I've heard recently of a relatively new practice of small business loans called Merchant Cash Advances. Wikipedia explains how it works here and goes through some of the legalese to demonstrate the loophole that allows purveyors of this practice to avoid usury laws and oversight.

I'm not at all a maven in business nor in ribbis but I was wondering if there's any literature in halacha that deals with this practice or something similar. From a legalistic standpoint it's legit albeit shady but to my untrained sensibilities it carries a whiff of dishonesty and perhaps avak ribbis if not actual ribbis.

Thoughts, sources?

  • Reading the wikipedia article, I do not see how interest is charged. If set up properly, it might be lik a heter iskah of a type, but I cannot tell from the what the article is written. It could also be ribbis. – sabbahillel Feb 14 '17 at 0:20
  • Hence my question. According to secular law the MCA does not qualify as a loan in the traditional sense making it not covered under typical usury laws. However, the merchants do charge more than the loan itself in their payback and they make a tremendous profit from these "loans". Bllomberg had an article of two ex-yeshiva guys living a life of debauchery after striking the mother lode using this practice; from their article it sounds like they take advantage of desperate small business owners who are otherwise ineligible for standard business loans. – Shmuel Brown Feb 14 '17 at 14:28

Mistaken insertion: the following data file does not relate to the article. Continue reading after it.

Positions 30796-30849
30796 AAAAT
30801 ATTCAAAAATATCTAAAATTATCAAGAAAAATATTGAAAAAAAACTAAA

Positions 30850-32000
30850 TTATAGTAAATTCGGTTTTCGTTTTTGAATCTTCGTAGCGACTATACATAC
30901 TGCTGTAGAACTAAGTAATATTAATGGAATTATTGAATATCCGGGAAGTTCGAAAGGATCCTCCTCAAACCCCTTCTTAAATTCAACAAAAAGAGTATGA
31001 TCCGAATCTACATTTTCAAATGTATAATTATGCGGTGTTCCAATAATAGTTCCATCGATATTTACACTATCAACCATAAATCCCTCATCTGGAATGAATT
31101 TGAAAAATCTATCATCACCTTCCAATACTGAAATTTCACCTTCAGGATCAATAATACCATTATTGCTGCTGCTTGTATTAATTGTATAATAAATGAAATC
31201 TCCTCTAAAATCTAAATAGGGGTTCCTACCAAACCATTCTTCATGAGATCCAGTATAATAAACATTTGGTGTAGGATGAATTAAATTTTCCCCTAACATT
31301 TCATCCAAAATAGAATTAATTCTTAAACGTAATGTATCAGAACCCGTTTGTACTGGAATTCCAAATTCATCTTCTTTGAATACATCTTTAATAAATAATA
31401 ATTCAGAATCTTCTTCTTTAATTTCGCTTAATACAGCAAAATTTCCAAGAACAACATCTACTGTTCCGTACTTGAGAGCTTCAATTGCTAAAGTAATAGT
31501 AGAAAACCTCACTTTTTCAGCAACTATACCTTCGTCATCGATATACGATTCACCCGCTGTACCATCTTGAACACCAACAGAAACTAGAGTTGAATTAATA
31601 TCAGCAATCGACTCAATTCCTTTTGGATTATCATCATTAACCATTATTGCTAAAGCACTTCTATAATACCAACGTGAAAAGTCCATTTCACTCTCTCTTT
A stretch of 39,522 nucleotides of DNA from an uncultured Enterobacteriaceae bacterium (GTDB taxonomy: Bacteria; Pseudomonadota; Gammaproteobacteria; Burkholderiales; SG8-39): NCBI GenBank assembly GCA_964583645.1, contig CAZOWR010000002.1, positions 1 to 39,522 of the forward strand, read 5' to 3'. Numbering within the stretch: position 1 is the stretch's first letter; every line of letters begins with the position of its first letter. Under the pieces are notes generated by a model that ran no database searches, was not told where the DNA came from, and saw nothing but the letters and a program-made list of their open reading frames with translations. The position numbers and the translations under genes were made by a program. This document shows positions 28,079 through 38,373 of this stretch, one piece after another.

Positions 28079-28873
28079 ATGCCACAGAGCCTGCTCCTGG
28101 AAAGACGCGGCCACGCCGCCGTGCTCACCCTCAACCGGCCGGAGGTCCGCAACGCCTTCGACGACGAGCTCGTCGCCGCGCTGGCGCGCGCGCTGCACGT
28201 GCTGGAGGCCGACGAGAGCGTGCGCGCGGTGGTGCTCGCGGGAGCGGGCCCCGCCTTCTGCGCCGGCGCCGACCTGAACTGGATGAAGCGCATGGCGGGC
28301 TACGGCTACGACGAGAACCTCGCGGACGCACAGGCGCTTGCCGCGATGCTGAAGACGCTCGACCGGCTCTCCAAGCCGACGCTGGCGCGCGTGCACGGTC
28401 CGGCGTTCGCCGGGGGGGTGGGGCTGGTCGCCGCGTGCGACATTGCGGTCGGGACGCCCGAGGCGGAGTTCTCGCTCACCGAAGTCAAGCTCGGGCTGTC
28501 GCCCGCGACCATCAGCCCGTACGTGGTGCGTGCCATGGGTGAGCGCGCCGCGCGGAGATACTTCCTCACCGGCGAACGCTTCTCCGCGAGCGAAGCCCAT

• Wikipedia describes the lender as paying the businessman a fixed amount in exchange for a (larger) fixed amount taken from credit-card sales. It doesn't, however, describe what happens if there are insufficient future credit-card sales to repay the agreed-upon amount. Does the lender lose out, then, or does the businessman need to repay by other means? I have a feeling (not that I know much at all about hilchos ribis) that the answer to that question may be relevant. – msh210 Feb 19 '17 at 6:42
  • @msh210 there's no re-course. Once the borrower defaults (doesn't pay back for whatever reasons) you've got no way of getting your "Principal + Interest" back from the borrower. – Moshe Dec 20 '19 at 6:42

You must log in to answer this question.

Browse other questions tagged .